Her Health Was Never The Same After Campylobacter

Driving change through advocacy, collaboration and innovation.

Mary Graba, Survivor of Campylobacter

Stop Foodborne Illness, Center for Science in the Public Interest, Consumer Federation of America and Consumer Reports Push for Enforceable Safety Standards

USA, January 26, 2021 /EINPresswire.com/ — As we enter 2021, Americans are more aware than ever of everyone’s role in combatting infectious diseases. When poultry processing establishments lack strong food safety cultures, consumers pay. Stop Foodborne Illness (STOP), a national not-for-profit that represents survivors of foodborne illness and the families of victims, is pushing for more robust, mandated food safety standards. According to Mitzi Baum, CEO of STOP, “USDA’s 25-year-old regulatory framework lags behind recent advances in science and technology, and fails to reflect modern best practices for preventing illness caused by pathogens in food.”

One survivor of foodborne illness is Mary of Dayton, MN, who contracted a Campylobacter infection in 1980 from eating undercooked chicken served at a restaurant. Mary was only 16 when she fell ill, and due to severe cramping and diarrhea was unable to keep any food in. Soon, she began to lose significant weight. Her doctors failed to offer a diagnosis, so her older sister, a laboratory manager, took matters into her own hands and collected samples from which the cause of Mary’s affliction was determined to be Campylobacteriosis.

Mary’s road to recovery lingers as she continues to endure long-term mobility consequences she believes are directly related to her bout with foodborne illness. Today, Mary has been diagnosed with Multiple Sclerosis (MS) and Lyme Disease, chronic diseases of the central nervous system, and her ongoing battles with both she believes, could be a direct result of her battle with Campylobacter. Guillain-Barré syndrome (GBS) is an auto-immune condition similar to MS and Lyme Disease, in which the immune system attacks the nerves. GBS is a known side-effect of Campylobacteriosis; one in every one thousand patients diagnosed with a Campylobacter infection also develops Guillain-Barré syndrome.

In a large study spanning the years 2002 through 2007 and involving 6,100 samples, researchers discovered that 49.9% of chicken breasts were found contaminated with Campylobacter. The Centers for Disease Control and Prevention estimates Campylobacter infection affects 1.5 million U.S. residents every year.

STOP, CSPI, CFA, and Consumer Reports want to see an intervention at the poultry processors’ doors, thereby preventing infected flocks from ever entering the facility. According to Mitzi Baum, “Though the USDA’s Food Safety and Inspection Service (FSIS) ‘Roadmap’ is meant to decrease foodborne pathogens in meat, poultry, and egg products, the current performance guidelines allow harmful pathogens through the front door. The ‘Roadmap’ is reactive instead of proactive, as it incentivizes the use of chemical interventions (i.e., dips, baths, and sprays) rather than setting enforceable performance standards.”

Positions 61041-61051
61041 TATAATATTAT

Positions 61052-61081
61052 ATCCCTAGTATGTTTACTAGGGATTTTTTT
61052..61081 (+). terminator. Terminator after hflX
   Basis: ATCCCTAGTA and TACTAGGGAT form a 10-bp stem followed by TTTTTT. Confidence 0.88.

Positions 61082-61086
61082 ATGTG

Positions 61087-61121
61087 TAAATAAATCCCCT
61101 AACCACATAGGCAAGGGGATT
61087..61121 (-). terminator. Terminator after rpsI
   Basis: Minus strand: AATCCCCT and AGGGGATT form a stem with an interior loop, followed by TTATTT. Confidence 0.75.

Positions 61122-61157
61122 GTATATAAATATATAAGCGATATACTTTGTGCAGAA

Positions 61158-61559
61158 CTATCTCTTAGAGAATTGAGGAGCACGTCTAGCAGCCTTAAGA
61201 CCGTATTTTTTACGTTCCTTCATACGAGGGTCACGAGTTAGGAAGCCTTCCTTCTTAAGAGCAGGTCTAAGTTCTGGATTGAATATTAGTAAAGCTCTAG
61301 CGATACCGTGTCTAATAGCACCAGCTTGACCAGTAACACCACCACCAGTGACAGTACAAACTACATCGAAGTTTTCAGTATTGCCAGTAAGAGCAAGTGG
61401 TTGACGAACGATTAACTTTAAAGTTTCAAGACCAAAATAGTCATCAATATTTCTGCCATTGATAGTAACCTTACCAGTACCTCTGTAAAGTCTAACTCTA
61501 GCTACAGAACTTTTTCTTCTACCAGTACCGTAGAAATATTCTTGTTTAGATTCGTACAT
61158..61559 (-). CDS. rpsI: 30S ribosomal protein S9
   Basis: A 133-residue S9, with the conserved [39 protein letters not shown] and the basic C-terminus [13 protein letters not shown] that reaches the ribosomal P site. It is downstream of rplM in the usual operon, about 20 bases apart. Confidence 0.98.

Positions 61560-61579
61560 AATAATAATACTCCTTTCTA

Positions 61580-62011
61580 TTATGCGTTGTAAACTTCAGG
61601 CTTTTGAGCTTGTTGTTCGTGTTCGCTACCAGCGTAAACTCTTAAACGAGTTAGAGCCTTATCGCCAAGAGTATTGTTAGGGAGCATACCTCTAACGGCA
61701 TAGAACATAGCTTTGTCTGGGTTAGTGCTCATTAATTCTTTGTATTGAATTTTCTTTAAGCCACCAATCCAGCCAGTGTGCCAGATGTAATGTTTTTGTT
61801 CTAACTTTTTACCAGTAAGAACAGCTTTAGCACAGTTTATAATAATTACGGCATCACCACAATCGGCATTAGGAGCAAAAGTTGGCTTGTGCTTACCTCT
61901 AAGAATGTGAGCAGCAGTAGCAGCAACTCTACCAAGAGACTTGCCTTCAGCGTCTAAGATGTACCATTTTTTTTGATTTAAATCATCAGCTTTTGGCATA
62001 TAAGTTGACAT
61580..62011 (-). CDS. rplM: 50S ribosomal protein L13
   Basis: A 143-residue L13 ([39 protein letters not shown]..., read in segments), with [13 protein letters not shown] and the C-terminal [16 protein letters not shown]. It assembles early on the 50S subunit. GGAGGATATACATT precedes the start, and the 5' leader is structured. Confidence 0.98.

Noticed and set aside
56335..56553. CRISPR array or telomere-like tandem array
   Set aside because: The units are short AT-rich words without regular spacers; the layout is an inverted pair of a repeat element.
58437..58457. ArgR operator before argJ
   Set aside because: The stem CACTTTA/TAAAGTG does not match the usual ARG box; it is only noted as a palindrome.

According to the FSIS Roadmap, meat and poultry processing establishments need more than just a gentle nudge in the right direction. It is not enough to only “encourage establishments to take action to reduce [foodborne pathogens] in their products.” There must be enforced action and significant changes in current regulatory practices as lives are at stake. That is why consumer groups have filed a petition calling upon FSIS to:

• Focus on the prevention of harmful foodborne pathogens present in poultry.

• Modernize the current regulatory framework.

• Establish enforceable performance standards—based on science and anchored to real public health outcomes.

• Begin genuine dialogue with stakeholders, including consumer groups.

Foodborne illnesses caused by pathogens such as Campylobacter are avoidable with enforceable preventative measures in place. The FSIS has an opportunity to effect a significant, lasting proactive control measure in the battle against harmful bacterial contamination in our country’s meat and poultry supply.

Stop Foodborne Illness advocates for proactive safeguards and stands with individuals like Mary whose quality of life has been permanently altered—or lost—because of food poisoning.

For more information: https://stopfoodborneillness.org/news-from-stop-fsis-poultry-standards/

Stop Foodborne Illness is a national nonprofit public health organization whose mission is to support and engage people directly impacted by foodborne illness and mobilize them to help prevent illness and death by driving change through advocacy, collaboration and innovation. https://stopfoodborneillness.org/ ###

Dori Wilson Public Relations for
Stop Foodborne Illness
+1 312-965-7575
email us here

Source: EIN Presswire